State v. Sistler, 218 N.C. App. 60 (Jan. 17, 2012)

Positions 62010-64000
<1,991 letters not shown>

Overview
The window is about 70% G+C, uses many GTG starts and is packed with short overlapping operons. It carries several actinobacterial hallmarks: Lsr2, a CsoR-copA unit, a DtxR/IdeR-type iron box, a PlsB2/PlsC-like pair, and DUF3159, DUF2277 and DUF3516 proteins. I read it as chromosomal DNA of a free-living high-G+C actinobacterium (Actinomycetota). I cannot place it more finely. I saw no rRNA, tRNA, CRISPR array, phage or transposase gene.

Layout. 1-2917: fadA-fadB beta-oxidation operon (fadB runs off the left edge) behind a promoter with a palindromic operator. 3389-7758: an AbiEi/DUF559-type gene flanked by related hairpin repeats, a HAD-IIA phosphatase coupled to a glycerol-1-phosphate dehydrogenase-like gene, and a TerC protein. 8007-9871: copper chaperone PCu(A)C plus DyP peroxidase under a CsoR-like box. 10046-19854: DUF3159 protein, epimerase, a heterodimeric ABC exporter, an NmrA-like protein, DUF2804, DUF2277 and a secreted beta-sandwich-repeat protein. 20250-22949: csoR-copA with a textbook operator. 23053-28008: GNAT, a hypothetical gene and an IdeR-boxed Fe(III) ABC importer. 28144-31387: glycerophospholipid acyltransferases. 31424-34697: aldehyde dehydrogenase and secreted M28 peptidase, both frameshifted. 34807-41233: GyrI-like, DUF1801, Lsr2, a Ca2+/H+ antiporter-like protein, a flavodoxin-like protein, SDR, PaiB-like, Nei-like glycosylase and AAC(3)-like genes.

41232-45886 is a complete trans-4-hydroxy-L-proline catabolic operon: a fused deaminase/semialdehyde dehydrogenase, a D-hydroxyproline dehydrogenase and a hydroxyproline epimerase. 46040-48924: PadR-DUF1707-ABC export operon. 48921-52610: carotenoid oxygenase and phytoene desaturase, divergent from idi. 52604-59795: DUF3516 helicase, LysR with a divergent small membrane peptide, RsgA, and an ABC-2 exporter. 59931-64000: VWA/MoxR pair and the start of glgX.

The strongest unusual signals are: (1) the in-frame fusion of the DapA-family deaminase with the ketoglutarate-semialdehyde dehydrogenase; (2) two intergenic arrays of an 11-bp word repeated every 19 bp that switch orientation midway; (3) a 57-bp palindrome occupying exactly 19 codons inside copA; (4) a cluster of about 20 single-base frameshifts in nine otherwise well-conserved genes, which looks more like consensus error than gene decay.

The trial court did not abuse its discretion in this murder case by denying the defendant’s motion for a mistrial made in response to a statement by the prosecutor during the State’s direct examination of a witness that “[t]here was testimony in this case that a shot was fired from a shotgun in the hallway of the residence.” The court agreed with the defendant that the statement was misleading given that no witness had testified that the shotgun was fired in the hallway. However, trial court took steps to mitigate the impact of the statement by sustaining the defendant’s objection to it and instructing the jury to disregard the statement. The court also rejected the defendant’s argument that his mistrial motion should have been granted because the prosecutor’s statement violated an earlier suppression order. The suppression order prohibited the State from introducing testimony relating to SBI ballistics testing regarding the shotgun. The prosecutor’s statement did not refer to the SBI testing and thus did not violate the prior order.